Category Archives: animal rights

Opinion | Rug Hunting in Grizzly Country – The New York Times

But this hunt is neither about managing a wildlife population that has exceeded the carrying capacity of its habitat, nor about putting healthy food on the table. Instead, this hunt is about what the great conservationist and thoughtful hunter Aldo Leopold, called a “certificate” — a trophy proving that it’s owner has “been somewhere and done something.” In the case of killing a grizzly, it means you’ve done something that has been considered difficult and dangerous. And it was, when you were hunting with a spear. But anyone who has shot a high-powered rifle knows that knocking off a grizzly bear is no more than an exercise in marksmanship, like shooting an elk. The difference is, you eat the elk. Grizzly bears are not hunted for their meat. Wyoming’s hunting regulations make this clear. If you shoot what’s called a “big game animal” in Wyoming, like an elk, a deer or an antelope, you’re legally bound to bring all the edible portions of the animal out of the field. But if you shoot what’s called “a trophy animal,” like a mountain lion, a black bear and, now, a grizzly, all you have to bring out is its skull and pelt.

Clues in forest food web help predict Lyme risk | CIDRAP

Source: Clues in forest food web help predict Lyme risk | CIDRAP

To see if small mammalian predators influence tick infection rates, researchers placed camera traps at dozens of sites throughout Dutchess County in the summers of 2012 and 2013. Trap visitors included coyote, fox, bobcat, fisher, raccoon, and opossum. Then the investigators surveyed and tested ticks at the camera trap sites.

Locations with high predator diversity had lower infection prevalence of nymphal ticks than sites dominated by coyotes. Numbers of nymphal ticks were lowest where forest cover was higher, and bobcats, foxes, and opossums were associated with a reduction in tick infection.

Chicken safety fear as chlorine washing fails bacteria tests | World news | The Guardian Major Oops!

The chlorine washing of food, the controversial “cleaning” technique used by many US poultry producers who want access to the British market post-Brexit, does not remove contaminants, a new study has found. The investigation, by a team of microbiologists from Southampton University and published in the US journal mBio, found that bacilli such as listeria and salmonella remain completely active after chlorine washing. The process merely makes it impossible to culture them in the lab, giving the false impression that the chlorine washing has been effective. Apart from a few voluntary codes, the American poultry industry is unregulated compared with that in the EU, allowing for flocks to be kept in far greater densities and leading to a much higher incidence of infection. While chicken farmers in the EU manage contamination through higher welfare standards, smaller flock densities and inoculation, chlorine washing is routinely used in the US right at the end of the process, after slaughter, to clean carcasses. This latest study indicates it simply doesn’t work.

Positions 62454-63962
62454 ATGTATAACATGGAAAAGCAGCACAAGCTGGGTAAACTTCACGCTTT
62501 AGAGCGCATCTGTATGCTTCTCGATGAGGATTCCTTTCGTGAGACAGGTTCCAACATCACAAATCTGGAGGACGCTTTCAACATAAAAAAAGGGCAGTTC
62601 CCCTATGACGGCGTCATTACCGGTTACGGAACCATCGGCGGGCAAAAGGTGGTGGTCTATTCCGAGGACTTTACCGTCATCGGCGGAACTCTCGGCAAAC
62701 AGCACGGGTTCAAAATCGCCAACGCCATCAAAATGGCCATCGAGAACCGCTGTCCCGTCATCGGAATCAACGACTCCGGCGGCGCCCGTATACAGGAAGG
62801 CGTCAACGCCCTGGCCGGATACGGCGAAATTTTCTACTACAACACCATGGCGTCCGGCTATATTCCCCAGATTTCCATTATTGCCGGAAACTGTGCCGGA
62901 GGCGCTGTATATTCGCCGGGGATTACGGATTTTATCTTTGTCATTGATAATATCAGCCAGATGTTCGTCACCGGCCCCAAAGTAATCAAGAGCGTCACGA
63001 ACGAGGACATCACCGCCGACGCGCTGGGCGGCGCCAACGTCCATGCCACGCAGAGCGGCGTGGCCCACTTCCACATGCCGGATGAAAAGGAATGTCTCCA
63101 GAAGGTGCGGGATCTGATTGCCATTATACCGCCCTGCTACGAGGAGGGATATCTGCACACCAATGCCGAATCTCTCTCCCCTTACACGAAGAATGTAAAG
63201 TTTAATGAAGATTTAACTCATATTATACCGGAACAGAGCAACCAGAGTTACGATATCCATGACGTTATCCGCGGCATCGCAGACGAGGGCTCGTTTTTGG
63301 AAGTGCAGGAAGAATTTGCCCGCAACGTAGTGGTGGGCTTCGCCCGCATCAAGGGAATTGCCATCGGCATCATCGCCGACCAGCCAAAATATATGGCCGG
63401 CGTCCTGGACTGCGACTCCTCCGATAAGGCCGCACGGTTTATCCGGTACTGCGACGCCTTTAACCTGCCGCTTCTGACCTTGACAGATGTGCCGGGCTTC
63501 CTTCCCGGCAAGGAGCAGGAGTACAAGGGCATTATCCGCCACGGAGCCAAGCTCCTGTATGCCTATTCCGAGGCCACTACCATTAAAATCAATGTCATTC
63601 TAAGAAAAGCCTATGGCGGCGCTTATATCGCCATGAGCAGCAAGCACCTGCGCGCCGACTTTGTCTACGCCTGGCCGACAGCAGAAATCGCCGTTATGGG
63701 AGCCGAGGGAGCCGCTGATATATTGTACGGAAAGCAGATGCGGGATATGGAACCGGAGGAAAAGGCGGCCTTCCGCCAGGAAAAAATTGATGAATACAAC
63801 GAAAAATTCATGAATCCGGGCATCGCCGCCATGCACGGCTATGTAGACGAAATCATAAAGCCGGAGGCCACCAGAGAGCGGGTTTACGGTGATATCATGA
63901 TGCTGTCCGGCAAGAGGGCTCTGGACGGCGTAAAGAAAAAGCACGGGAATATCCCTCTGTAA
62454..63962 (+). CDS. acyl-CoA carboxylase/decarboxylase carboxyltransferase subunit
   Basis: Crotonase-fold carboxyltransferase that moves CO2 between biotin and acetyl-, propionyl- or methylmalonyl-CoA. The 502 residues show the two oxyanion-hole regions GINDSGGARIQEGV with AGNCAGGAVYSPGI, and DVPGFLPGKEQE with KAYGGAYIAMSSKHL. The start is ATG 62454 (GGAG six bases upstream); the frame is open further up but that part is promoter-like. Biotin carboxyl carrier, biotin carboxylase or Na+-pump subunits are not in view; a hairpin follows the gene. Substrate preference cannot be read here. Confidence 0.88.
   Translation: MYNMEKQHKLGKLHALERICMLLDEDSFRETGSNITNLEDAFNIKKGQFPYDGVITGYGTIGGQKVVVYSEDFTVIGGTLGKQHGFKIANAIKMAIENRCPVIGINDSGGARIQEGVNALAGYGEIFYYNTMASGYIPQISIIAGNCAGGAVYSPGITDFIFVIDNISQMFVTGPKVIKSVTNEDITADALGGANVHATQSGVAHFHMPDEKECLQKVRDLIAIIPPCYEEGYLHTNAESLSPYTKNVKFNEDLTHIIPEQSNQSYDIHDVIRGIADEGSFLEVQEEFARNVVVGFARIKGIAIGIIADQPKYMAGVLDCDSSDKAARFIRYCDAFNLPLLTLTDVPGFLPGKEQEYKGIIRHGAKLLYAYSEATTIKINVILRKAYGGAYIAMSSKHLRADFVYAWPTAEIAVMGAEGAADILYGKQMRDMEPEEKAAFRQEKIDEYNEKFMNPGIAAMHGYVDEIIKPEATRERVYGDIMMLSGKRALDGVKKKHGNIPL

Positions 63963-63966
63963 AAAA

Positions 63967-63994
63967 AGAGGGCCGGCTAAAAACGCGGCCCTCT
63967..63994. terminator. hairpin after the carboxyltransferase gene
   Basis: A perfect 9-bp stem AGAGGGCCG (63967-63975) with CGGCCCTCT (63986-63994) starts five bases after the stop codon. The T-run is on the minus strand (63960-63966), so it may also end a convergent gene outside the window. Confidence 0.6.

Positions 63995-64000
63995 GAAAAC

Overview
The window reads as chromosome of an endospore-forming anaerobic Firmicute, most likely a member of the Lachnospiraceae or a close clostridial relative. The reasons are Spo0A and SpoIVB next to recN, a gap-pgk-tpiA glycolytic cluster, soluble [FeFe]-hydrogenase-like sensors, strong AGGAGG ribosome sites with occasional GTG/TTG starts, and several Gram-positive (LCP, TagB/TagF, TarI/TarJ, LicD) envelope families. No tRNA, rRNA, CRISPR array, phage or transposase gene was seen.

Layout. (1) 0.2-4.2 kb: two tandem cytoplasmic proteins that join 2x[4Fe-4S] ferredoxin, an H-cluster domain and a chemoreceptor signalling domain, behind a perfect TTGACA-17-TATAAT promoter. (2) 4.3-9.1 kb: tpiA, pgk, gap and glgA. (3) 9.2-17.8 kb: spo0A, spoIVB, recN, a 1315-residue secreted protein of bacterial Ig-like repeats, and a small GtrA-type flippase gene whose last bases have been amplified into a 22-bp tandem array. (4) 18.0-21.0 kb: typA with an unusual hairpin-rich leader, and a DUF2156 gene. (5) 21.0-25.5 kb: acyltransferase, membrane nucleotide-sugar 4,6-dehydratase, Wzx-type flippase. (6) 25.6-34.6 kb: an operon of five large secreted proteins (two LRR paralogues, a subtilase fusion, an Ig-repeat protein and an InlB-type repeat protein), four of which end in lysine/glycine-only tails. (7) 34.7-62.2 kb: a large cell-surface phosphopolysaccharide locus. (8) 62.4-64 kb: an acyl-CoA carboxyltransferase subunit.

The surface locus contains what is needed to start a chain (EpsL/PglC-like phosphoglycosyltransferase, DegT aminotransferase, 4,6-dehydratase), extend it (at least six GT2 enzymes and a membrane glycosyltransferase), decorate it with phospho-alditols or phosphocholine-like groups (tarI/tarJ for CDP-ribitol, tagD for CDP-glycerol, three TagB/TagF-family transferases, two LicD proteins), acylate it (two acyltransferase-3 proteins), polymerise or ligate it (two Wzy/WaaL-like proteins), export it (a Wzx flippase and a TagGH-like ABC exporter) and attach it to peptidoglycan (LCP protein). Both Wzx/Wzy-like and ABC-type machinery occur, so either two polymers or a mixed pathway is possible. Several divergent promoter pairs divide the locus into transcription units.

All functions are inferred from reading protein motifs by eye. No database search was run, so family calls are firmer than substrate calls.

Source: Chicken safety fear as chlorine washing fails bacteria tests | World news | The Guardian

Eco Escuela : Ideas para habitar el planeta

Eco Escuela : Ideas para habitar el planeta by Cabrales, Benjamin , Casadiego . El documento relata la historia de la comunidad de Belén de los Andaquíes, Caquetá, que se organizó en tiempos de guerra para defender su entorno y en menos de treinta años lograron transformar una región caracterizada por la extracción de indiscriminada de los recursos naturales, en un lugar protector del agua y los bosques amazónicos como respuesta al reto del cambio climático. Es a partir de esas historias y ese contexto regional donde se inscribe el proyecto Implementación de un Centro de Educación y Capacitación en utilización de Energías Renovables para protección y adaptación al Cambio Climático.. “Los resultados de la expedición Colombia Bio en el Parque Municipal Andakí revelaron que la estrategia de los lugareños para cuidar la Biodiversidad de Belén de los Andaquíes produce buenos resultados. En sólo 26.000 hectáreas aparecieron 47 especies nuevas para la ciencia”. Revista Semana (Edición 1850, octubre de 2017). un grupo de líderes ambientales cuentan cómo lograron salvar los bosques que rodean su municipio.. Project Gutenberg Self-Publishing – eBooks

Source: Eco Escuela : Ideas para habitar el planeta

How saving West African forests might have prevented the Ebola epidemic | Vital Signs | The Guardian – “Bingo! What I have been saying for past 5 years.”

The Ebola epidemic in West Africa may have surprised most of the medical establishment – this is the first such outbreak in the region – but the risk had been steadily rising for at least a decade. The risk had grown so high, in fact, that this outbreak was almost inevitable and very possibly predictable.All that was needed was to see the danger was a bat’s eye view of the region. Once blanketed with forests, West Africa has been skinned alive over the last decade. Guinea’s rainforests have been reduced by 80%, while Liberia has sold logging rights to over half its forests. Within the next few years Sierra Leone is on track to be completely deforested.This matters because those forests were habitat for fruit bats, Ebola’s reservoir host. With their homes cut down around them, the bats are concentrating into the remnants of their once-abundant habitat. At the same time, mining has become big business in the region, employing thousands of workers who regularly travel into bat territory to get to the mines.

Source: How saving West African forests might have prevented the Ebola epidemic | Vital Signs | The Guardian